Diving is one of the past times for which the Maldives are best known. Tourists who come here for a beach holiday enjoy the feeling of being lost on an ocean tropical paradise. For divers, the waters lying to the north and south of the islands’ capital Male are a kind of Mecca. The water temperature is almost equal to the temperature of the air; usually ranging between 29-30 degrees Celsius.
It makes no sense to arbitrarily divide the Maldives into southern and northern atolls, because divers here make use of comfortable safari boats. If you have time, you can cover long distances and, after a few dozen dives, see a lot of things. Nobody can say just how many different species of underwater inhabitants you might come across.
This leads us quite nicely onto the matter of sharks. A diver who’s visited the Maldives doesn’t say how many sharks he saw, but rather how many species of sharks failed to meet him down under the water; there are countless examples to be found here.
Immersed in the channel; you dive to some depth, take a foothold via a reef hook and look on toward the slow moving blacktip and whitetip reef sharks. Even over the course of just one dive you’re likely to see a few dozen. Then you quietly move with the flow of the channel, only occasionally needing to kick with your flippers, watching the bright inhabitants of the reef from time to time along the way meeting with turtles. Many liken this part of the dive to watching TV. These kinds of excursions are readily available and taking them is like being inside a huge and populated aquarium with fish and corals, with each dive seeming like a journey to a different world.
Nurse sharks, Zebra sharks, Thresher sharks and Silk Sharks are rare, but they can be seen here with just a bitl of luck.
One particular attraction is diving with whale sharks. Should you be unlucky enough not to have met them during a dive, dive boat crews can coax them straight to your dive deck. At night a white sheet is lowered over the water and then lit up with a powerful spotlight. This “beacon” attracts scores of plankton and then the whale sharks come to have their dinner. Though this game may take several hours, you’re bound to enjoy swimming with these marvels of the sea.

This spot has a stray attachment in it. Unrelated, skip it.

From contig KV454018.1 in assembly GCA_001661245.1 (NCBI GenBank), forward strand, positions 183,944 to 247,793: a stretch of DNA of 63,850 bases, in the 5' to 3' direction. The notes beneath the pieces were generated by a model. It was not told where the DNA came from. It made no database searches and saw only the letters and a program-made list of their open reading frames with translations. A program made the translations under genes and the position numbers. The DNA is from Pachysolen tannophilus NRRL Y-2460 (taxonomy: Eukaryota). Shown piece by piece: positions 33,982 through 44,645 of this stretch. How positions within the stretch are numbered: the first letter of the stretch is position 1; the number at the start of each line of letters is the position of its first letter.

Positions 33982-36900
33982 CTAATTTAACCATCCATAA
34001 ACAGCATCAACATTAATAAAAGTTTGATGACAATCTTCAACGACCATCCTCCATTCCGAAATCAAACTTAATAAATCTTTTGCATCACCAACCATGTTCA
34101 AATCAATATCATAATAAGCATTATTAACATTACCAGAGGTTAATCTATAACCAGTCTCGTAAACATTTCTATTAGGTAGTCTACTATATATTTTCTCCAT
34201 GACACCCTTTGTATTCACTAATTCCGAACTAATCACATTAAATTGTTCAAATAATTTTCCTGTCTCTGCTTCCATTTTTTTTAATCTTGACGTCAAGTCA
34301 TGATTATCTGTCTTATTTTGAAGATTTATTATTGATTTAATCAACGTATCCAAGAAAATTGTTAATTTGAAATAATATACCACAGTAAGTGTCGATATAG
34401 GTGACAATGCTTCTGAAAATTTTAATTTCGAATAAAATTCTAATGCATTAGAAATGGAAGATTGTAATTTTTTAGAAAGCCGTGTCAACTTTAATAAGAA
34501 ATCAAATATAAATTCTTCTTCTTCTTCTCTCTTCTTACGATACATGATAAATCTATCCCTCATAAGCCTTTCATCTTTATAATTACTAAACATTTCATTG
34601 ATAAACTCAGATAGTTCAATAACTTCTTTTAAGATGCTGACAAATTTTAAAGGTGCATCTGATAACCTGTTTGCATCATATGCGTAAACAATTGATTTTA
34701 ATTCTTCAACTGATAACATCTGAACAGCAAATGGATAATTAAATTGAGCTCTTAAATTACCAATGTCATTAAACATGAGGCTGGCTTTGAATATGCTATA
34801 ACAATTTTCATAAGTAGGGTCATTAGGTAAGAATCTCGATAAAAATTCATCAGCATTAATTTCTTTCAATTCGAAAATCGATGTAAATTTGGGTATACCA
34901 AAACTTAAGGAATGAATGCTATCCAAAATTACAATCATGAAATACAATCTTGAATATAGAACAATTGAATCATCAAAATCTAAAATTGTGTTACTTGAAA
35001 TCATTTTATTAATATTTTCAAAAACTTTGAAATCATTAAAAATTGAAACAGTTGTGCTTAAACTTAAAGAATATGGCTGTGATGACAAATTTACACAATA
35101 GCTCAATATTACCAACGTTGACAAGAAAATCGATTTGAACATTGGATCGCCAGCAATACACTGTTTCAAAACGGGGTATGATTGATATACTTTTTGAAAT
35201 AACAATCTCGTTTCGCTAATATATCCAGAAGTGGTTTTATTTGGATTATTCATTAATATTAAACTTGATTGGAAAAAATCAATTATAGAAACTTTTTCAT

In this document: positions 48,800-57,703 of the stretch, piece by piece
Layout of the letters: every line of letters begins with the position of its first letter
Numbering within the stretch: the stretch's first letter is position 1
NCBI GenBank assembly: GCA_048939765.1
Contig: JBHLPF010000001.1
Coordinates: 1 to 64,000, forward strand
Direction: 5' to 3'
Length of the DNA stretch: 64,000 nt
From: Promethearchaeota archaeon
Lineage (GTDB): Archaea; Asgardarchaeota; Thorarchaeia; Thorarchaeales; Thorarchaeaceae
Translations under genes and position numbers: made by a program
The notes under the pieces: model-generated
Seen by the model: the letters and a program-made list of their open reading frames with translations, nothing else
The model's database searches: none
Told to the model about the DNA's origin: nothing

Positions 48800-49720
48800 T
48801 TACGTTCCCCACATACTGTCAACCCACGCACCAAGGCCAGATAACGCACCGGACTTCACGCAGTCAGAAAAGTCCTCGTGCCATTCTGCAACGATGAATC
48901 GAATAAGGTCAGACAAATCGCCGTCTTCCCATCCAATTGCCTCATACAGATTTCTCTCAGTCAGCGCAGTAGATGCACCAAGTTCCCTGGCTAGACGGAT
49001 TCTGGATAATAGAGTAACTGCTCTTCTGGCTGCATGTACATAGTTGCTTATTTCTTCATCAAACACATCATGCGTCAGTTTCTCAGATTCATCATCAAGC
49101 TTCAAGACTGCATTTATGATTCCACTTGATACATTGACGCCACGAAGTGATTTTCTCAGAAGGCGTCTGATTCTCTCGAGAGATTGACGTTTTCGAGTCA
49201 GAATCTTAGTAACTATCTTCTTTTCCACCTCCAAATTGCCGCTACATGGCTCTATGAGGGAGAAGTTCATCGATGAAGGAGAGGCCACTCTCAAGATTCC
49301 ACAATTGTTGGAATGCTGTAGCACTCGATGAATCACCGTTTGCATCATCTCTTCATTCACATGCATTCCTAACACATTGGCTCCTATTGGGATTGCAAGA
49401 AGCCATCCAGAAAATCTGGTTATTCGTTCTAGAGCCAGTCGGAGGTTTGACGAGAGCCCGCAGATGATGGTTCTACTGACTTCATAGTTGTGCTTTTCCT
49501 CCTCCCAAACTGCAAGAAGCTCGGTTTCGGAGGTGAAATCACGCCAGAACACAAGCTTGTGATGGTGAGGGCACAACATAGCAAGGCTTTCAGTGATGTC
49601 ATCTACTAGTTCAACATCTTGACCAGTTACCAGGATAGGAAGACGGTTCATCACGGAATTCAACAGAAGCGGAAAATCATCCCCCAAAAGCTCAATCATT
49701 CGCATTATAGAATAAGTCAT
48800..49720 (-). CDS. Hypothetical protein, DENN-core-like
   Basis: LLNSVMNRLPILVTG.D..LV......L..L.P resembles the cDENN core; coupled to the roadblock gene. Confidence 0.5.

At first light, get up and take a dip as the sun rises. In the water, at a depth of 20-30 meters, are the deepest blues. This is a place we like to wait and meditate for some minutes, like some underwater yogis. Finally, they come;. Hammerhead sharks rapidly pass beneath. Should you witness such a site, you’re sure to be hit with an incredible excitement and adrenaline. While you enjoy the spectacle and show your fellows under water signs such as “ok” and “I'm a little afraid", a big flock of Hammerhead sharks passes yet again. This is a dive that you’re sure to never forget.
You come to what is known as Manta Point, a place for mantas at the cleaning station. The entire group is located on a circle at the bottom and waits. At a depth of 15 meters sit for minutes, watching the leaf fish or even something smaller. And here, perhaps an hour later, they are come. These incredibly sized flying carpets quietly swim straight at you. Photographers in your group tend to do their best underwater photos and even, for many, the best in their lives. As you become familiar with the mantas who are the symbols of Maldivian diving.
Returning from a trip below the equator, our boat slows down. The divers rest on the sun deck after a dive, and see rising spurts of water mere meters from the desk; a blue whale erupts from the sea and shows his back. The whole group is excited as the captain claims that it was just a baby and soon we see his mother. All rush to their cabins for their cameras and take seats on the bow of the boat. From here we see, rising from the water in the distance, a huge cloud of fine droplets and the world's largest mother poses for cameras. The pictures produced today are sure to garner the envy of friends on social networks. Of course, it can’t be said that every safari invites its own miracles but, who knows, maybe you’re lucky just like us ☺.
We can talk about the underwater world of the Maldives endlessly, but you have to see it all with your own eyes and decide that this is a place you’ll want to come back to again and again.